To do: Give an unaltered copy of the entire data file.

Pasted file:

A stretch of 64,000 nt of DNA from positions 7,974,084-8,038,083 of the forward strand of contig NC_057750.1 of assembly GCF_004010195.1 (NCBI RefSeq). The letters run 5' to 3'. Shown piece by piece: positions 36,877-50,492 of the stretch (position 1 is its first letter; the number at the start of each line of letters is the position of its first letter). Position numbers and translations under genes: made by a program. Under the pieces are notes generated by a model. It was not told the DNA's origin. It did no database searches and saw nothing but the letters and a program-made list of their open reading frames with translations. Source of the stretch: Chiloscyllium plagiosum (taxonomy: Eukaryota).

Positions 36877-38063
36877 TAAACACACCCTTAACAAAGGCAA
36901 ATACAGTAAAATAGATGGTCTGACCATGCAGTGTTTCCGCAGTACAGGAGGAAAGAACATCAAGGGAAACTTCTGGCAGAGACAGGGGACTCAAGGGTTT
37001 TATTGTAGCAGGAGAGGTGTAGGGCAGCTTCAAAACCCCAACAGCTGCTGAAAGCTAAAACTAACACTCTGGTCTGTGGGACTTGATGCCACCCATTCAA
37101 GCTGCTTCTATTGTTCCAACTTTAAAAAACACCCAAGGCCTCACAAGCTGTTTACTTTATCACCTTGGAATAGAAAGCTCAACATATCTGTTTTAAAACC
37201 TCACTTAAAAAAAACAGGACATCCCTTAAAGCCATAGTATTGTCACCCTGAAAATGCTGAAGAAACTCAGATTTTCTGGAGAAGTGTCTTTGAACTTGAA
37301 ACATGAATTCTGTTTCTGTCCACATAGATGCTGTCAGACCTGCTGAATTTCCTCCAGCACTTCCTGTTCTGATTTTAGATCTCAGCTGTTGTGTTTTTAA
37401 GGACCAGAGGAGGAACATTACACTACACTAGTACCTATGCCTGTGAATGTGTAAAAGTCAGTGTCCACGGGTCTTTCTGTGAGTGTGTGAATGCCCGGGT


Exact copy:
A stretch of 64,000 nt of DNA from positions 7,974,084-8,038,083 of the forward strand of contig NC_057750.1 of assembly GCF_004010195.1 (NCBI RefSeq). The letters run 5' to 3'. Shown piece by piece: positions 36,877-50,492 of the stretch (position 1 is its first letter; the number at the start of each line of letters is the position of its first letter). Position numbers and translations under genes: made by a program. Under the pieces are notes generated by a model. It was not told the DNA's origin. It did no database searches and saw nothing but the letters and a program-made list of their open reading frames with translations. Source of the stretch: Chiloscyllium plagiosum (taxonomy: Eukaryota).

Positions 36877-38063
36877 TAAACACACCCTTAACAAAGGCAA
36901 ATACAGTAAAATAGATGGTCTGACCATGCAGTGTTTCCGCAGTACAGGAGGAAAGAACATCAAGGGAAACTTCTGGCAGAGACAGGGGACTCAAGGGTTT
37001 TATTGTAGCAGGAGAGGTGTAGGGCAGCTTCAAAACCCCAACAGCTGCTGAAAGCTAAAACTAACACTCTGGTCTGTGGGACTTGATGCCACCCATTCAA
37101 GCTGCTTCTATTGTTCCAACTTTAAAAAACACCCAAGGCCTCACAAGCTGTTTACTTTATCACCTTGGAATAGAAAGCTCAACATATCTGTTTTAAAACC
37201 TCACTTAAAAAAAACAGGACATCCCTTAAAGCCATAGTATTGTCACCCTGAAAATGCTGAAGAAACTCAGATTTTCTGGAGAAGTGTCTTTGAACTTGAA
37301 ACATGAATTCTGTTTCTGTCCACATAGATGCTGTCAGACCTGCTGAATTTCCTCCAGCACTTCCTGTTCTGATTTTAGATCTCAGCTGTTGTGTTTTTAA
37401 GGACCAGAGGAGGAACATTACACTACACTAGTACCTATGCCTGTGAATGTGTAAAAGTCAGTGTCCACGGGTCTTTCTGTGAGTGTGTGAATGCCCGGGT